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Dual Court System in the United States


The United States has a dual court system with two types of courts: the federal courts and the state courts. The idea of the dual court system is misleading because there are 50 court systems in each state, plus the federal system, and the courts of Washington, D.C. (Carmen, 2013). The states have found a kind of compromise and supported the idea of two main camps that can present different points of view on the courts (Gaines & Miller, 2007). The system works the following way: lower courts are the primary basis for people to rely on, and then, trial courts of general jurisdiction may take place, after, people may address appellate courts, and the state Supreme Court is the final stage of the state court system. Then, the federal level is observed with the US District Courts, US Courts of Appeals, and, finally, the US Supreme Court that makes the last solutions (Carmen, 2013).

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Jurisdiction and Its Role in the System

Neaubauer and Fradella (2013) admit that federal and state courts may have concurrent jurisdiction in some cases. It means that the role of the jurisdiction in the system is to make it more complicated. Jurisdiction is a kind of power that the court has while deciding on a dispute (Neaubauer & Fradella, 2013). As a rule, jurisdiction is limited in every court (Gaines & Miller, 2007), and the limitation depends on the type of the subcomponent defined: geographic (when courts have power over the residents of a particular area), subject matter (when the courts are restricted to hear some cases), personality (consideration of an individuality), and hierarchy (differences of social status, positions, etc.) (Neaubauer & Fradella, 2013). The state courts have general jurisdiction under which all cases should be heard and analyzed. The federal courts have limited jurisdiction under which only some cases may be viewed after they have been discussed in the state courts.

Members of the Courtroom and Their Interactions within the Criminal Justice System

There are several members of the courtroom with their roles and the possibilities to interact. The constant figures are the judge, who rules on the issues, a court reporter, who makes an accurate record of everything that happens or is said to the court, a bailiff, who takes care of the way of how jurisdiction is committed, and a clerk, who has to check if everything is in its place in the courtroom (Currier & Eimermann, 2009). Not less important still usually changeable members are a prosecutor and a plaintiff, who accuse a person of making a crime or breaking the rules, a defendant, who protects the rights of an accused person, witnesses, who give evidence to the case, jurors, a group of people, who gather and analyze all pieces of evidence, and the public (Gaines & Miller, 2007).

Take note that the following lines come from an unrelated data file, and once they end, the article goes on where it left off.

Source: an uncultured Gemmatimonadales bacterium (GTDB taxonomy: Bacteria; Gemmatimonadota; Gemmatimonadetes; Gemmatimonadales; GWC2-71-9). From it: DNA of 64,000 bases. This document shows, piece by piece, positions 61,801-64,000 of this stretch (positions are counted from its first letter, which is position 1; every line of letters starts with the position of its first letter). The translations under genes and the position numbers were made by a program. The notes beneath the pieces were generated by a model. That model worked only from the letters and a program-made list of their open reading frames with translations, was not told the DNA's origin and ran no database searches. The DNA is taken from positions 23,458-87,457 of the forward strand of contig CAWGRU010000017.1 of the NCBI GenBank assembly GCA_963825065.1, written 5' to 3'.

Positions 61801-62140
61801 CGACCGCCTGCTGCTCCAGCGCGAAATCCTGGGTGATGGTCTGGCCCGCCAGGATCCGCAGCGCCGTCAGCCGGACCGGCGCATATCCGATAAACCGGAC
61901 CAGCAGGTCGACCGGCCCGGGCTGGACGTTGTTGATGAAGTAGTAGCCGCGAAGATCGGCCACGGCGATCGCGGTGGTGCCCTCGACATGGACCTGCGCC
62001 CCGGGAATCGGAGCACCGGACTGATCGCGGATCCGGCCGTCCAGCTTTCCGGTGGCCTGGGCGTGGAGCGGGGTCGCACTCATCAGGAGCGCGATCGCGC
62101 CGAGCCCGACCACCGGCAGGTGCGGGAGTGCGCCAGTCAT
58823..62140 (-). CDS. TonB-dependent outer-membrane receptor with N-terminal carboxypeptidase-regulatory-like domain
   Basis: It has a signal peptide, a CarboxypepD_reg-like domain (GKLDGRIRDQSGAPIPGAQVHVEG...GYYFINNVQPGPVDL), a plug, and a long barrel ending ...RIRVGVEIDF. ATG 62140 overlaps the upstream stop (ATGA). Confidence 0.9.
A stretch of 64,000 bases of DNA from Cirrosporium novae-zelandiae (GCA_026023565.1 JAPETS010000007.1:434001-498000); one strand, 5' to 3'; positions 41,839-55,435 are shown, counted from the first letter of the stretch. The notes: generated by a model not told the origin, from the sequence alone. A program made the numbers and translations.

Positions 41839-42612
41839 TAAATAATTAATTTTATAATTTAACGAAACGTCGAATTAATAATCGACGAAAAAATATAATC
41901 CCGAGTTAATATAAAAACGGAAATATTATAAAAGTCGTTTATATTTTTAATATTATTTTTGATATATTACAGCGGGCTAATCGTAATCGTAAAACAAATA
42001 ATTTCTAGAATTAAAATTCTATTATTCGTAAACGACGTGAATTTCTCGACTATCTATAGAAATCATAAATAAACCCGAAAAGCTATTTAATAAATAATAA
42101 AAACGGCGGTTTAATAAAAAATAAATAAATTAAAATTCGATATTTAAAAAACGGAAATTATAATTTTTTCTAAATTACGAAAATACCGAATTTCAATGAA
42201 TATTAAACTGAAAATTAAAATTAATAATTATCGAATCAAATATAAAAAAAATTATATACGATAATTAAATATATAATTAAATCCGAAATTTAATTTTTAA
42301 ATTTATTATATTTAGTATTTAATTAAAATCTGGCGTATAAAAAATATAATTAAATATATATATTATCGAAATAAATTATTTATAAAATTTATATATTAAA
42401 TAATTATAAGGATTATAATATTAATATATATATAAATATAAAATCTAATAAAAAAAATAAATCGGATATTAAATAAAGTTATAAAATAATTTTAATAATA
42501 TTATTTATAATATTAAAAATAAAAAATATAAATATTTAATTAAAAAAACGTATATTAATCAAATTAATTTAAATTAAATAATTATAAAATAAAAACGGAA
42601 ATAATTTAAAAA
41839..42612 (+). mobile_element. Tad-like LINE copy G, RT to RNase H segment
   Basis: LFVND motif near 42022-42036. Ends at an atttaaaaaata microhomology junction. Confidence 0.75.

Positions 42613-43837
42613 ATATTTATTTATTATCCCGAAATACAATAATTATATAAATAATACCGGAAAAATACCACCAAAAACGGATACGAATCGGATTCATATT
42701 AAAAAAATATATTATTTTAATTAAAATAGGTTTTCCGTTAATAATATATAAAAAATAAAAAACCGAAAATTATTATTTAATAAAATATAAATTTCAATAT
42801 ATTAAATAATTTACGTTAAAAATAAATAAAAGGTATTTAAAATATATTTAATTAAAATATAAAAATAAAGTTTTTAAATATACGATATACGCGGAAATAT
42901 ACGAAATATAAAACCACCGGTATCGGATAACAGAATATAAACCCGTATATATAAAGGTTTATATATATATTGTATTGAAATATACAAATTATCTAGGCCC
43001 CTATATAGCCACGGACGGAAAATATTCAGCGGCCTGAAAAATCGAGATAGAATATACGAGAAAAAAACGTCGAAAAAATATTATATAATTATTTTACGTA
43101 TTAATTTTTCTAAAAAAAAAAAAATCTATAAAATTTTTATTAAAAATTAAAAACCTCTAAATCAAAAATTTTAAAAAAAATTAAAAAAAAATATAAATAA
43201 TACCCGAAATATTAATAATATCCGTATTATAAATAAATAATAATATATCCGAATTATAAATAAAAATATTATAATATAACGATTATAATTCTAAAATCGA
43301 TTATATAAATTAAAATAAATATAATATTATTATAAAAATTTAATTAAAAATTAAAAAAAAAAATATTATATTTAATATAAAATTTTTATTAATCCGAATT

Opinion about the Courtroom Actors on a Federal and State Level

I think that the differences between the federal and state levels of the court system prove the fact that America is a powerful combination of fifty states with their ambitions, ideas, rules, and the abilities to be united and follow one single federal system. It is not an easy task to accuse, defend, and even observe the cases when a person’s future is considered. Attorneys have to be sure of what they are doing because their words and evidence may change human lives forever (Hemmens, Brody, & Spohn, 2012). Defendants should realize their words and support are addressed to the right people on federal and state levels (Cole, Smith, & DeJong, 2014). Though all players in a courtroom have their duties, all of them are bound with one goal – to make justice available to all people.


Carmen, R. (2013). Criminal procedure: Law and practice. Belmont, CA: Cengage Learning.

Cole, G., Smith, C., & DeJong, C. (2014). The American system of criminal justice. Belmont, CA: Cengage Learning.

Currier, K.A. & Eimermann, T.E. (2009). Introduction to paralegal studies: A critical thinking approach. New York, NY: Aspen Publishers Online.

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Gaines, L. & Miller, R. (2007). Criminal justice in action: The core. Belmont, CA: Cengage Learning.

Hemmens, C., Brody, D.C., & Spohn, C. (2012). Criminal courts: A contemporary perspective. Thousand Oaks, CA: SAGE Publications.

Neaubauer, D. & Fradella, H. (2013). America’s courts and the criminal justice system. Belmont, CA: Cengage Learning.

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